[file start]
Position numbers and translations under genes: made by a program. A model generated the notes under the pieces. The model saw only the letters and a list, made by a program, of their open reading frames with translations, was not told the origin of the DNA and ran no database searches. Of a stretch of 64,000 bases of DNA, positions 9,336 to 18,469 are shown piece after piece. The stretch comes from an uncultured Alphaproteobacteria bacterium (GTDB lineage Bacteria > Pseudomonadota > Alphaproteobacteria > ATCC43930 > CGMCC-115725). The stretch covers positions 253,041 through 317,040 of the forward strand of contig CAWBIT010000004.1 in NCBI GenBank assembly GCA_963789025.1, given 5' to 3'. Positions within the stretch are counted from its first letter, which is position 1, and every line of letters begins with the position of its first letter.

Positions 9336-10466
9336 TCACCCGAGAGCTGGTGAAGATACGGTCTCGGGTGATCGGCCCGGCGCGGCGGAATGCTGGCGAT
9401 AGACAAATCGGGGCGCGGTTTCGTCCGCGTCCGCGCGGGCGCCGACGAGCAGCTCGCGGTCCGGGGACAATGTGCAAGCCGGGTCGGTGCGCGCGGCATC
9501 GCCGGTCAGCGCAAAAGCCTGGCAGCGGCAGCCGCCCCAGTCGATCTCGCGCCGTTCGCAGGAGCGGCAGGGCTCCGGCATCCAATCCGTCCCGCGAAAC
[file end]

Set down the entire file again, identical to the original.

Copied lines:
Position numbers and translations under genes: made by a program. A model generated the notes under the pieces. The model saw only the letters and a list, made by a program, of their open reading frames with translations, was not told the origin of the DNA and ran no database searches. Of a stretch of 64,000 bases of DNA, positions 9,336 to 18,469 are shown piece after piece. The stretch comes from an uncultured Alphaproteobacteria bacterium (GTDB lineage Bacteria > Pseudomonadota > Alphaproteobacteria > ATCC43930 > CGMCC-115725). The stretch covers positions 253,041 through 317,040 of the forward strand of contig CAWBIT010000004.1 in NCBI GenBank assembly GCA_963789025.1, given 5' to 3'. Positions within the stretch are counted from its first letter, which is position 1, and every line of letters begins with the position of its first letter.

Positions 9336-10466
9336 TCACCCGAGAGCTGGTGAAGATACGGTCTCGGGTGATCGGCCCGGCGCGGCGGAATGCTGGCGAT
9401 AGACAAATCGGGGCGCGGTTTCGTCCGCGTCCGCGCGGGCGCCGACGAGCAGCTCGCGGTCCGGGGACAATGTGCAAGCCGGGTCGGTGCGCGCGGCATC
9501 GCCGGTCAGCGCAAAAGCCTGGCAGCGGCAGCCGCCCCAGTCGATCTCGCGCCGTTCGCAGGAGCGGCAGGGCTCCGGCATCCAATCCGTCCCGCGAAAC